Silicon Valley celebrates Commodore 64 at 25

At the Computer History Museum in Mountain View, Calif., some of Silicon Valley's best and brightest came out to applaud 25 years of what might be the best-selling computer of all time.

The Commodore 64 may be the best-selling computer of all time. The Computer History Museum in Mountain View, Calif., celebrated the C64's 25th anniversary Monday night. Daniel Terdiman/CNET News.com

MOUNTAIN VIEW, Calif.--I don't want to date myself, but when I was in high school, one of the things I remember was that, among the geeks like myself who hung out in the computer lab, a bit of a culture war was under way.

No, it wasn't Macs versus Windows. But Apple was a player in this battle.

In fact, it was the Commodore 64 versus the Apple IIe, and while the school had a collection of Apples in the lab that all of us had to use, those of us who had C64s felt like we we owned the superior computer.

Maybe it was because the machine seemed pluckier. More accessible to the common man. Easier to use. Better looking. Whatever. We knew we were right. Those Apple owners were stuck-up elitists.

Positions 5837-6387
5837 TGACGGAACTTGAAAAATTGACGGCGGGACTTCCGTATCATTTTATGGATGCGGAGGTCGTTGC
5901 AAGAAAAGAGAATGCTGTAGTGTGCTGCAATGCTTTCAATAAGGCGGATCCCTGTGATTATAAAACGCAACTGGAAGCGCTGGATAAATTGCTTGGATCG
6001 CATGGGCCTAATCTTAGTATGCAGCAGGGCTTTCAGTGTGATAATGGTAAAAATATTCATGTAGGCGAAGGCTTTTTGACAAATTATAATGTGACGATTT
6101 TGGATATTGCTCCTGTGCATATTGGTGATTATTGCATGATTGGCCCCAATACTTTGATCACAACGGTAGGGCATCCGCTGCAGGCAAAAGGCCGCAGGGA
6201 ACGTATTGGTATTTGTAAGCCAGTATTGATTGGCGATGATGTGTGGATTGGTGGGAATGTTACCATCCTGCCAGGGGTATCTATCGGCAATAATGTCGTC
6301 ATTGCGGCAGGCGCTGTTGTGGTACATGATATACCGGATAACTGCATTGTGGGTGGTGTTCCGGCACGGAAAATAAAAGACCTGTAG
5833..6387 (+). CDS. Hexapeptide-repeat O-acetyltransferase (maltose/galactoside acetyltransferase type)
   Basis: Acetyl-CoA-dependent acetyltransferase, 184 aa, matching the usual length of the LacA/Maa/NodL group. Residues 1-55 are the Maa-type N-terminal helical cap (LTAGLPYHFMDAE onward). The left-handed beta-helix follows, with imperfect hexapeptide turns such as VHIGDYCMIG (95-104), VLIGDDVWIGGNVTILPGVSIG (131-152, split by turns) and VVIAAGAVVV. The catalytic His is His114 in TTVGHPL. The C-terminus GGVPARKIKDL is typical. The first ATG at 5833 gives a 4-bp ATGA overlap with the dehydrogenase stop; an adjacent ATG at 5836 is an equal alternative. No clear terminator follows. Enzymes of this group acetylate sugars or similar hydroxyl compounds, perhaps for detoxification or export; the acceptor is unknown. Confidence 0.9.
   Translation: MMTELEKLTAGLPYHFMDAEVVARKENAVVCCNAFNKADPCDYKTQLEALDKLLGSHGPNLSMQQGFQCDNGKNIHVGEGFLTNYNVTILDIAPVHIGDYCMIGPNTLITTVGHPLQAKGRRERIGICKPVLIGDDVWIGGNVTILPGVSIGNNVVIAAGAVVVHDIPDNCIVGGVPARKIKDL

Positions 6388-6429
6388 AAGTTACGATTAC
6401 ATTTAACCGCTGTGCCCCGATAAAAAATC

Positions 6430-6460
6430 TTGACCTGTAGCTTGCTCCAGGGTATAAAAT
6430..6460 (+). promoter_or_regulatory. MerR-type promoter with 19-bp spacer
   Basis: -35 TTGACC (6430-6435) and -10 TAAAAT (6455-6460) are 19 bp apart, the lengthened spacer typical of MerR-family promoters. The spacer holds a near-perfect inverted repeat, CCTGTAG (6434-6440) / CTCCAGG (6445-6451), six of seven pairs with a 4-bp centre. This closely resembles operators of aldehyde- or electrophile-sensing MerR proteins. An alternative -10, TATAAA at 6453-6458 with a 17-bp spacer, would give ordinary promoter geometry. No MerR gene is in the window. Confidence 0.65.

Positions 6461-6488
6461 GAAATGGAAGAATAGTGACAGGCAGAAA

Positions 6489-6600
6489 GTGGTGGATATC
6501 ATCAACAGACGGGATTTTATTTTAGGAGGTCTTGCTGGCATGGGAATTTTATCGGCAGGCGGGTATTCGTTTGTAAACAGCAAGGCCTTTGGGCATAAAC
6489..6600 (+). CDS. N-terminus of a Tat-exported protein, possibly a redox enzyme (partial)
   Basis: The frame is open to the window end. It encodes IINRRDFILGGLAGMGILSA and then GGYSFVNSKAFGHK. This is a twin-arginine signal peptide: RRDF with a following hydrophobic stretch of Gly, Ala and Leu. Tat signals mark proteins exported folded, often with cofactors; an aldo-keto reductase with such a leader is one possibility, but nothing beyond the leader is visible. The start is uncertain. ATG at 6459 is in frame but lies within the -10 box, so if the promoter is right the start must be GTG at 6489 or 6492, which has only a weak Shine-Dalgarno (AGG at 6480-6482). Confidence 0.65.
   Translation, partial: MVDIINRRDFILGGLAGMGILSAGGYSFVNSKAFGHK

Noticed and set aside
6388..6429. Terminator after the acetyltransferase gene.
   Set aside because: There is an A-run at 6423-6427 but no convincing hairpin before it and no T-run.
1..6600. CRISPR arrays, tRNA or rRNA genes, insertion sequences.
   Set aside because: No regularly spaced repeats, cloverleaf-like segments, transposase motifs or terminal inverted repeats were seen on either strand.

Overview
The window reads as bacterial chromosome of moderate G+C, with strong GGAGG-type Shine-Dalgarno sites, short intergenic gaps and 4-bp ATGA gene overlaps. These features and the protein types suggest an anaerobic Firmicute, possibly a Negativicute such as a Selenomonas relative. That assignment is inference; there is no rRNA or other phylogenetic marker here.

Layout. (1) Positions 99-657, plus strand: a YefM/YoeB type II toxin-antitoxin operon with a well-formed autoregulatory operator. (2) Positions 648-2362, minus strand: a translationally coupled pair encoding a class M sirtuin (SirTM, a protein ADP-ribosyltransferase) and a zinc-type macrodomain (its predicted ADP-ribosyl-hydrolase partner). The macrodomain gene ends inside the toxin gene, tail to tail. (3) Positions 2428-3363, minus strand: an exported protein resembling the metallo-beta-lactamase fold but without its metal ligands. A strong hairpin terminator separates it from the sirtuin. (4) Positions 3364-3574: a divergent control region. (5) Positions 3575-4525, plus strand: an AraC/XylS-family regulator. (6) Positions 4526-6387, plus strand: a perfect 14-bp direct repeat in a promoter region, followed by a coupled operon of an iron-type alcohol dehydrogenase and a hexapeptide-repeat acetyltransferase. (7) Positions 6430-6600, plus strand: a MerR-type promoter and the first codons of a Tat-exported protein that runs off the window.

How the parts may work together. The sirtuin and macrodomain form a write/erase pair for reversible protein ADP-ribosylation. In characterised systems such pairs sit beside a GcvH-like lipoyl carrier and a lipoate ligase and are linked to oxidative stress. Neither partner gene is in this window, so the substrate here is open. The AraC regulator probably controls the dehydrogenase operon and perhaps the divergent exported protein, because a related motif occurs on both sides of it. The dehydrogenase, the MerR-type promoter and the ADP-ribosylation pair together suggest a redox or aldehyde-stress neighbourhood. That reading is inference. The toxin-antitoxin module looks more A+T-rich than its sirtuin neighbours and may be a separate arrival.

I suppose today some people probably feel the same about the Mac versus Windows stand-off, and, well, once again, as a Mac user this time, I'm on the right side of the fence.

But Monday, it was all about the Commodore 64, as hundreds of Silicon Valley's best and brightest came out to the Computer History Museum here to celebrate the machine's 25th anniversary.

It's hard to believe it's been that long. But I can still remember the day when my dad and I went to the local Long's to pick up my new C64. It was one of the happiest days of high school I can remember.

Over the years, I put that computer through its paces. I played endless games on it. I wrote BASIC programs. I word processed. I connected to my local BBS and illegally downloaded copied games. And so much more. That machine and I were like best friends.

I must not have been the only one because it turns out that the C64 may well be the best-selling computer of all time.

At the 25th anniversary celebration for the Commodore 64 in Mountain View, Calif. Monday night, Commodore founder Jack Tramiel was on hand for a rare public appearance. Daniel Terdiman/CNET News.com

At the celebration Monday night, Commodore founder Jack Tramiel, who was the guest of honor during what I'm told was a very rare public appearance, told the gathered crowd that the C64 sold between 20 million and 30 million units, a staggering number.